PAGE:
Atlantic Groundfish Council remains committed to responsible harvesting and optimistic about the long-term future of the south coast cod fishery

This year, the Department of Fisheries and Oceans (DFO) issued a presentation deck in lieu of a technical briefing on the latest science assessment for the 3Ps cod stock, located off the south coast of Newfoundland.

This is an important fishery for members of the Atlantic Groundfish Council and to rural economies. Although the offshore sector’s share of the total allowable catch is only 12%, that share directly secures hundreds of local jobs, indirectly benefits hundreds more and ensures year-round cod supply to vital European markets.

“Our approach to stock assessments include realistic expectations, practical recommendations and an unwavering commitment to sustainability. We know that stock growth takes time, so we don’t expect profound changes in a single year. This is especially true in 2020 with the unfortunate but understandable cancellation of DFO Science surveys due to the COVID-19 pandemic,” explained Kris Vascotto, Executive Director of the Atlantic Groundfish Council. “That said, there were positive signals which we were quite happy to see. There were also some troubling inconsistencies with last year’s assessment.”

The positive signals included a higher Spawning Stock Biomass (i.e., the amount of fish at a reproductive age) and encouraging recruitment signals (i.e., younger fish). Although the stock continues to be in the Critical Zone, the 2020 assessment confirmed that fishing is a minor component of the overall mortality of the stock and fishing mortality was at its lowest point in decades. Following years of the Atlantic Groundfish Council advocating for a conservative approach on catches to encourage the stock to grow, this assessment signals that efforts of the AGC are beginning to show positive results.

“The key takeaway for Icewater Seafoods, and what I share with our 215 employees who rely on cod for their livelihoods, is this demonstrates that we are approaching this stock in a responsible and sustainable manner,” explained Alberto Wareham, President & CEO. “Even with our plant operating at less than half capacity, we have consistently championed catch reductions based on DFOs science. We remain committed to keeping the health of the stock at the forefront and are optimistic that we will see more substantive growth in a few years.”

The quotas for the upcoming year (April 2021-March 2022) will be set following negotiations with France in March (Canada holds 84.4% of the TAC and France holds 15.6% of the stock in respect of St. Pierre et Miquelon) with the Canadian position informed by the Groundfish Advisory Committee meeting held with local industry stakeholders in the new year.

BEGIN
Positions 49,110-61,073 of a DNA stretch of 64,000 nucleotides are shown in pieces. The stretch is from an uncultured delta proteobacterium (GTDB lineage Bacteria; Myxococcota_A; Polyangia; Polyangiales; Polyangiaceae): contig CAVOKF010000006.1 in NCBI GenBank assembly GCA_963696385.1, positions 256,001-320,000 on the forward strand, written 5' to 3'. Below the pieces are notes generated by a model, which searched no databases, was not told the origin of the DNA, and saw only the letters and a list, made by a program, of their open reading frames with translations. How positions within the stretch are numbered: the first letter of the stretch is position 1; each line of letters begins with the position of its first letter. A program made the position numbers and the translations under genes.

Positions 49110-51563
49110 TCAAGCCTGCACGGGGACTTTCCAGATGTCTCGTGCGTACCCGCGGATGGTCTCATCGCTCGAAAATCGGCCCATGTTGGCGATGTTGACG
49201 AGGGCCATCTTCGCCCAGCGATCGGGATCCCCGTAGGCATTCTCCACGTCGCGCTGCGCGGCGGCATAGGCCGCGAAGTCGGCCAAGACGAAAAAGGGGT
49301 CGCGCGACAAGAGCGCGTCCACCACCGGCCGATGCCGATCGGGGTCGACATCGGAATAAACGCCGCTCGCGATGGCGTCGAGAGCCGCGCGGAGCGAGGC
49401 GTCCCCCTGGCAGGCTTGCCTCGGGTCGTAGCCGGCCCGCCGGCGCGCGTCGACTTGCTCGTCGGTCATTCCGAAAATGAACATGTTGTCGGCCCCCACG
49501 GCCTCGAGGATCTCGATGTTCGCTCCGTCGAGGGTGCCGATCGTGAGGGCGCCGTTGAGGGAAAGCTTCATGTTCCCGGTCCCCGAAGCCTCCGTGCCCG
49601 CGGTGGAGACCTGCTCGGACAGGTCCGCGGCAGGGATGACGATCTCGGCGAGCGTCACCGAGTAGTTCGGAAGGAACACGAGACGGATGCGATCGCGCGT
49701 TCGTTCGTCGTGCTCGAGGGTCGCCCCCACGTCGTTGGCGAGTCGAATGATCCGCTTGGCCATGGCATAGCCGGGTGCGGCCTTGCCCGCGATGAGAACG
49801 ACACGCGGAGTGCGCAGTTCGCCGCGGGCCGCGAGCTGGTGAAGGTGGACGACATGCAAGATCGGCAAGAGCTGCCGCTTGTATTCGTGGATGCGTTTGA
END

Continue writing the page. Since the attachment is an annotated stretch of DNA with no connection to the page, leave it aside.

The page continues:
Despite the optimism, concerns expressed by the Atlantic Groundfish Council following the 2019 assessment, that issues with the assessment model were creating an overly pessimistic view of the stock last year, continue today.

“While we understand that 3Ps has historically been a challenging stock to assess, the observed year-over-year change in perception of key stock indicators informed by minimal new data inputs is cause for continued unease with the ability of the assessment model to provide reliable advice,” stated Vascotto.

The Atlantic Groundfish Council believes robust science and sustainable management of fisheries is paramount for the health of the fish and the people whose livelihoods depend on it.

“There are many families and communities depending on a sustainable fishery, including those of the offshore harvesters on our vessels,” added Blaine Sullivan, President of Ocean Choice, whose family has been harvesting cod for generations. “While this stock is primarily fished by inshore harvesters, offshore harvesters are participants in this fishery and have a responsibility to do our part to rebuild the stock. It’s a responsibility we take seriously, and we will continue to advocate for restraint on future catches.”

While waiting for nature to cooperate, the AGC and its partner, the Sustainable Fisheries Partnership, continue their action plan supporting the Fishery Improvement Project launched in 2017.  Focusing on gaps in 3Ps science and management, this project seeks to prepare the stock for eventual Marine Stewardship Council (MSC) certification once the stock returns to historic norms of productivity.


Media Contact: Sarah Fleming, [email protected], 709.725.5830

About the Atlantic Groundfish Council
The Atlantic Groundfish Council is a non-profit industry association representing year-round groundfish harvesters in Atlantic Canada. Its members employ thousands of people, in mostly year-round jobs, in rural communities throughout Atlantic Canada. The Council contributes to research that will improve the sustainability and management of groundfish fisheries by actively supporting science, sustainability certifications and responsible management.